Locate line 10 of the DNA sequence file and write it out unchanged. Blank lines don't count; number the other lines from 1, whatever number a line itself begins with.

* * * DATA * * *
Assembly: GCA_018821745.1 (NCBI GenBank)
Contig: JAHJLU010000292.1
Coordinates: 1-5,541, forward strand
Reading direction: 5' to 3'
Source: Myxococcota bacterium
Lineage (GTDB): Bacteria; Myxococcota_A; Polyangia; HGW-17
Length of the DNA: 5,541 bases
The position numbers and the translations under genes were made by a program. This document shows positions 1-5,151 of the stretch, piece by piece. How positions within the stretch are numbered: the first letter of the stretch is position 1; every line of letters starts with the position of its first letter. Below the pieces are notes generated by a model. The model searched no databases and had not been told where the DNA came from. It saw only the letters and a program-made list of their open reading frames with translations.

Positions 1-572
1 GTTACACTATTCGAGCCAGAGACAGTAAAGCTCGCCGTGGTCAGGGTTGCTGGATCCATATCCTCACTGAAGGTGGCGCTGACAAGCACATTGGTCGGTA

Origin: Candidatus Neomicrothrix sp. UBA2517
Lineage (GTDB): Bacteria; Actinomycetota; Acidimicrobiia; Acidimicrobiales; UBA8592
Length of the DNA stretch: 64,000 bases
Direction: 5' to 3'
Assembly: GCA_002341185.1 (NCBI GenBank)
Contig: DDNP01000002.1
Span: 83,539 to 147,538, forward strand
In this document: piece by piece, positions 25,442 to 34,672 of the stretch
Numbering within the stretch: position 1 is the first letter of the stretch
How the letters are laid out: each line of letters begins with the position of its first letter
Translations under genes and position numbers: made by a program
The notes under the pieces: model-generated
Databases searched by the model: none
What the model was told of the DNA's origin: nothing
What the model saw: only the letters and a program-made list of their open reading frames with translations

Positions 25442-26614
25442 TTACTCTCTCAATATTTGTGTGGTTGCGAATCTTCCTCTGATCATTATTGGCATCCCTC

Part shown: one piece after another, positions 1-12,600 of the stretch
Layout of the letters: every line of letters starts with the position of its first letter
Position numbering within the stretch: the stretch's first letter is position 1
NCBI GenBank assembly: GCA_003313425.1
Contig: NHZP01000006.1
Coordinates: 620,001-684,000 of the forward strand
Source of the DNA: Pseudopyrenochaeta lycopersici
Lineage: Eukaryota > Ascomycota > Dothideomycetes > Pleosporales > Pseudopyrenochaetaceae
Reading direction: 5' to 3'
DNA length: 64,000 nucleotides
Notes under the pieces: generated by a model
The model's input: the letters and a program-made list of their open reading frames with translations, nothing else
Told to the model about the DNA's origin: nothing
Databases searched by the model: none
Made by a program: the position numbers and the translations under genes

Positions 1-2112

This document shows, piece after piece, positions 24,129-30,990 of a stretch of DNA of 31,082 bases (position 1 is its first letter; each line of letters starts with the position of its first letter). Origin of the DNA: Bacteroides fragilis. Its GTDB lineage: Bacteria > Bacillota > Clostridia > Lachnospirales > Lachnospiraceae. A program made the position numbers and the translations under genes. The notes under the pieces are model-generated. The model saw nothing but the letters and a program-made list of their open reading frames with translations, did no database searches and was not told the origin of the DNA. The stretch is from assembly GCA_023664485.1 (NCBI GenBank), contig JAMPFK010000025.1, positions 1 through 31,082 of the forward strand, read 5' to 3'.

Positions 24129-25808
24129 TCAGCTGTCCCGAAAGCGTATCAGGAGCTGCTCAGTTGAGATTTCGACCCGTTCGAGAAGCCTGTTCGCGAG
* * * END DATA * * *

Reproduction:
1 GTTACACTATTCGAGCCAGAGACAGTAAAGCTCGCCGTGGTCAGGGTTGCTGGATCCATATCCTCACTGAAGGTGGCGCTGACAAGCACATTGGTCGGTA